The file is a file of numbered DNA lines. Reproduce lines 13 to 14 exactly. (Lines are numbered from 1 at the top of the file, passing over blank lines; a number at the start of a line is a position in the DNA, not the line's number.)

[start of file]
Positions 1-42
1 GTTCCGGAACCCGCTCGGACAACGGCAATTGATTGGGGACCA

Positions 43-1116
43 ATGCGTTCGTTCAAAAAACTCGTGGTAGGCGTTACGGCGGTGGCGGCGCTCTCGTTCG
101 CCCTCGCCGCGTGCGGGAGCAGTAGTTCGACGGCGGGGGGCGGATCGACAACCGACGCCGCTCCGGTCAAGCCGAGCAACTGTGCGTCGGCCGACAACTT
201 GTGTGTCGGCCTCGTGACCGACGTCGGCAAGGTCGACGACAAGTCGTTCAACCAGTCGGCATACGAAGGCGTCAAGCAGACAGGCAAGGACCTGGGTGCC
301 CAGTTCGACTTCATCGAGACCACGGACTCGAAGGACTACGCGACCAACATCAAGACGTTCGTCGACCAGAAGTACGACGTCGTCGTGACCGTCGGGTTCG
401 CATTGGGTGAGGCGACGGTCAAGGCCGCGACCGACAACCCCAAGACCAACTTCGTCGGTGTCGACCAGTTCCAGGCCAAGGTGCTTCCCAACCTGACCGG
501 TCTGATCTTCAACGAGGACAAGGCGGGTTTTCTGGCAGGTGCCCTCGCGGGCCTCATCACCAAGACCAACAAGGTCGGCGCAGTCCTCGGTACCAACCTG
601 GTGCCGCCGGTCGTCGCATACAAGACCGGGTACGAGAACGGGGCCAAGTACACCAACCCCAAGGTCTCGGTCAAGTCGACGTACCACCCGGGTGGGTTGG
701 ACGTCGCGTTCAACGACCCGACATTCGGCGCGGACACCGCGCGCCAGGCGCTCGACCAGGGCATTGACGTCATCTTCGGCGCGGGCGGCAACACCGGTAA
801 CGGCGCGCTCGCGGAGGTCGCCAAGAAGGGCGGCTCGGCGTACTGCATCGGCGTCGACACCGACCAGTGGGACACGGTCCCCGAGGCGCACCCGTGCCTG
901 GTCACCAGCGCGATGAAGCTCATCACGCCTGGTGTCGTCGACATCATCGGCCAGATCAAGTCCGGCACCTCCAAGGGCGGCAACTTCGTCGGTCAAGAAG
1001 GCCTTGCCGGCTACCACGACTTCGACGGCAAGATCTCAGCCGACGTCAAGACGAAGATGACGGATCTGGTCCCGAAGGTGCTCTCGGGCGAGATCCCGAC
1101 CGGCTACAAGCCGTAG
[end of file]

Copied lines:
901 GTCACCAGCGCGATGAAGCTCATCACGCCTGGTGTCGTCGACATCATCGGCCAGATCAAGTCCGGCACCTCCAAGGGCGGCAACTTCGTCGGTCAAGAAG
1001 GCCTTGCCGGCTACCACGACTTCGACGGCAAGATCTCAGCCGACGTCAAGACGAAGATGACGGATCTGGTCCCGAAGGTGCTCTCGGGCGAGATCCCGAC